"THE last time" were deemed the three saddest words in any language by the late Con Houlihan.
And his home town came to a standstill yesterday with a mixture of pride and sadness, as it welcomed a beloved son -- for the last time.
The celebrated writer and sports journalist's ashes were laid to rest in the family plot in Kilbannivane cemetery in Castleisland, Co Kerry.
Con died in Dublin on August 4, aged 87. But, in accordance with his wishes, he was taken home to be buried.
The parish priest of Castleisland, Monsignor Dan O'Riordan, told mourners at the Requiem Mass -- including Con's partner Harriet Duffin, nieces Ann and Patricia Houlihan and extended family -- that they had brought him back to his roots that he loved and cherished.
Symbols of the man -- who has been described as an "emperor of the written word", "a son of the soil" and "humble intellectual" -- were brought to the altar.
A box of flies, a sod of turf, a Castleisland rugby jersey, a stick of chalk and one of his books, represented his passions and who he was -- a fisherman, turfcutter, sportsman, teacher and writer.
Mgr O'Riordan said Con and his late sister Marie ran the last 'hedge school' in the area and that he had taught in every school in Castleisland at some stage.
Like his lecturer in UCC, Daniel Corkery, author of 'The Hidden Ireland', Con had revealed in his writing a hidden Ireland -- the life of ordinary working people.
"He had a great respect and love for the work of human hands -- and if the hands got dirty in the process, all the better," he said.
The priest drew laughter from the congregation when he recalled one of Con's stories about the two visitors who began "spouting Latin" in his earshot while talking about the peasant nearby.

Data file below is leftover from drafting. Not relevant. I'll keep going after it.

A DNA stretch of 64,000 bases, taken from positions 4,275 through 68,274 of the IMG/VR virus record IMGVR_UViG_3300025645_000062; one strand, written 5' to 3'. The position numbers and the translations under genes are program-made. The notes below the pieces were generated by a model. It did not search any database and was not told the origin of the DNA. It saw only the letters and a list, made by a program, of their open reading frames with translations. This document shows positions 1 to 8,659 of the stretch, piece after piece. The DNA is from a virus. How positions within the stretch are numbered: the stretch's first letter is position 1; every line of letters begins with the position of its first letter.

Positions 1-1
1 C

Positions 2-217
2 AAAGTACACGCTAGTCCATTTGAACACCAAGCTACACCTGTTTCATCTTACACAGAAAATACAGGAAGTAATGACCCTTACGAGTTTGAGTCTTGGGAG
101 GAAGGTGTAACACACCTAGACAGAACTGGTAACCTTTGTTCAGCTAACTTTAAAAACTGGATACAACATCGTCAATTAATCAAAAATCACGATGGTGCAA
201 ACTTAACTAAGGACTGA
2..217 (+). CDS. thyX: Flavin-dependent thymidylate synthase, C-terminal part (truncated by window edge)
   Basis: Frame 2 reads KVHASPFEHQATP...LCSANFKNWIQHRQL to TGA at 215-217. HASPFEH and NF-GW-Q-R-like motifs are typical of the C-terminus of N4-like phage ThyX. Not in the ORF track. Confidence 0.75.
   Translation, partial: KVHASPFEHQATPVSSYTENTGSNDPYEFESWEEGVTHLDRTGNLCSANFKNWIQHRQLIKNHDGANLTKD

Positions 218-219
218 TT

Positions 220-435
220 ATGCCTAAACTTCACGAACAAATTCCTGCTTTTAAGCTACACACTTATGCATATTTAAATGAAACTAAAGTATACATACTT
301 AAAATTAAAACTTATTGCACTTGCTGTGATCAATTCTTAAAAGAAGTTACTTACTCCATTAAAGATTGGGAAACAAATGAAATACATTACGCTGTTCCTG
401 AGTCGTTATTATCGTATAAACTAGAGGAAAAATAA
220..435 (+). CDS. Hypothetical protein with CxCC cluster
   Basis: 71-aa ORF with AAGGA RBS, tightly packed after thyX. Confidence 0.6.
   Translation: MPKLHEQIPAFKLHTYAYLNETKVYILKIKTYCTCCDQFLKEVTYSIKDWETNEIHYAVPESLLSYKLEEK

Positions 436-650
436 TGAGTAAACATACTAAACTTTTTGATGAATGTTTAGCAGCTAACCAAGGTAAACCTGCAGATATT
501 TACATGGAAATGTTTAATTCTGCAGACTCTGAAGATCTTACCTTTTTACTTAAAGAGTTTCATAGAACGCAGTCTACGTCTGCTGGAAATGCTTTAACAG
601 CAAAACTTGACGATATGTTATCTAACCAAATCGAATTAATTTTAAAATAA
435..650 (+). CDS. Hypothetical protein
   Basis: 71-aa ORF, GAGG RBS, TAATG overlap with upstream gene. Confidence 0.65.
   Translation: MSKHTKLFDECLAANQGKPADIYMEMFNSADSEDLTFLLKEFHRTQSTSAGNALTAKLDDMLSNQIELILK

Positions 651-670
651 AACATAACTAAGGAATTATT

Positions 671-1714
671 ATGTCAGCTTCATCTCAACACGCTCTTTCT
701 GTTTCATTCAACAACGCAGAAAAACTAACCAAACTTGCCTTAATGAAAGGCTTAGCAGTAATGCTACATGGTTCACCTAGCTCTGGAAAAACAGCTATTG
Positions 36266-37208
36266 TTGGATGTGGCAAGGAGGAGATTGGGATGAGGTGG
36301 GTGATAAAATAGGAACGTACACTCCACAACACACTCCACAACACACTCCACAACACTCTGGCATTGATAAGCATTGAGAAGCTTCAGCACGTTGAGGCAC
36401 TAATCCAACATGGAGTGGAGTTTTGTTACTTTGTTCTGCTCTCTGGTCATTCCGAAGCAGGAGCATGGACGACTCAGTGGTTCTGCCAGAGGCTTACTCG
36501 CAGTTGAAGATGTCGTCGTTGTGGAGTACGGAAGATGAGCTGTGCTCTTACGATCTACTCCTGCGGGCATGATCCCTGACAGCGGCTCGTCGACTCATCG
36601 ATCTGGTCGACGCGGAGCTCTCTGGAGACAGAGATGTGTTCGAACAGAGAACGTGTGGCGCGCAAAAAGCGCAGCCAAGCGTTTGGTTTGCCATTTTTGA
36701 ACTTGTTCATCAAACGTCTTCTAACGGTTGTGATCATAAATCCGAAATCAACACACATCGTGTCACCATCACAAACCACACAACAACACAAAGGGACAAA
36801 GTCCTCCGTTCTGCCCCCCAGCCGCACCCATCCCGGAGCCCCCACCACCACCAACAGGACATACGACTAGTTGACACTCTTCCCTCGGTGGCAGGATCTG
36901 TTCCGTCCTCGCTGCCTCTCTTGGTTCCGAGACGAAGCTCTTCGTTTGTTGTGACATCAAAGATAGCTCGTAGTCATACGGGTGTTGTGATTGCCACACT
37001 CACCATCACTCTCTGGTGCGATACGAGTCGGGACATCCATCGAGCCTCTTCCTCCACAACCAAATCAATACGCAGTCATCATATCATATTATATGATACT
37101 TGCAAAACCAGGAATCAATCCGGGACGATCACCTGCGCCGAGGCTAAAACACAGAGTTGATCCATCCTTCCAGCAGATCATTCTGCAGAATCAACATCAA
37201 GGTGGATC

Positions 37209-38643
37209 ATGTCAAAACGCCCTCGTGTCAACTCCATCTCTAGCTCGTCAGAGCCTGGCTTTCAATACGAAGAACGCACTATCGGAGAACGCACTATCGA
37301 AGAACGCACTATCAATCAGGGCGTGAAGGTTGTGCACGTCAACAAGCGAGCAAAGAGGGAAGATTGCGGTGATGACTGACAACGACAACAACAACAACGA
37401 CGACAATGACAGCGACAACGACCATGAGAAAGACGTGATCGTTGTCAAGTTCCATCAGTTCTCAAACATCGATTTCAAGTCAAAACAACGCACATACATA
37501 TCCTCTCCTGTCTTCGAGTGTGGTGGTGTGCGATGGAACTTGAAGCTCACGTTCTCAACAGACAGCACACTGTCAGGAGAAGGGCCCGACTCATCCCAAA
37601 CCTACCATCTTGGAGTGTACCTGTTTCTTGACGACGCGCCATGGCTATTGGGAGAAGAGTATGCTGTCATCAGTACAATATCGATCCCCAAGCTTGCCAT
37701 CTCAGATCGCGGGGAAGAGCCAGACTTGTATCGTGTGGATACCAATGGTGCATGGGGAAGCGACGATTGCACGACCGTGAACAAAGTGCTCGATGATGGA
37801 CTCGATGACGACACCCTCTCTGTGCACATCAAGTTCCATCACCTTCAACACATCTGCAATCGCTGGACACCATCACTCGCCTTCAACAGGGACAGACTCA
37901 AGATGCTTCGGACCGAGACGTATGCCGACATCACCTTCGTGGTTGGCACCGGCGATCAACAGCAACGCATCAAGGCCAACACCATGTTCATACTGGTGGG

"It would have been interesting to have seen their facial expressions when Con responded with vigour in Latin," he added.
On issues of life and death, he said Con's beliefs were traditional and expressed in ordinary simple language. Dying was "going upstairs" to a place of security, warmth and rest.
Among the congregation were Kerry football legends John O'Keeffe and Ogie Moran; former tanaiste Dick Spring; Irish rugby hero Mick Galwey; former soccer manager Eoin Hand; past GAA president and MEP Sean Kelly; retired 'Kerryman' sports journalist Eamon Horan, who worked with Con; and Irish Independent columnist Billy Keane, son of John B Keane, a lifelong friend.
The eulogy was delivered by Con's niece Patricia, who remarked that when discussing his funeral arrangements, 'Connie' had decided his funeral would be in Portobello, "his beloved Latin Quarter in Dublin" but his final resting place was to be "home, in Castleisland".
And as the cortege made its way on foot from the Church of St Stephen and St John, it made a short detour to Castleisland's Latin Quarter, pausing briefly outside Hussey's and McGullicuddy's -- pubs that were once popular haunts of the writer.
Shopkeepers on Main Street shut their doors and lined the street and pupils from Castleisland boys' national school formed a guard of honour as the hearse carrying the small casket with the ashes made the short journey to Kilbannivane Cemetery -- Con's last wish honoured.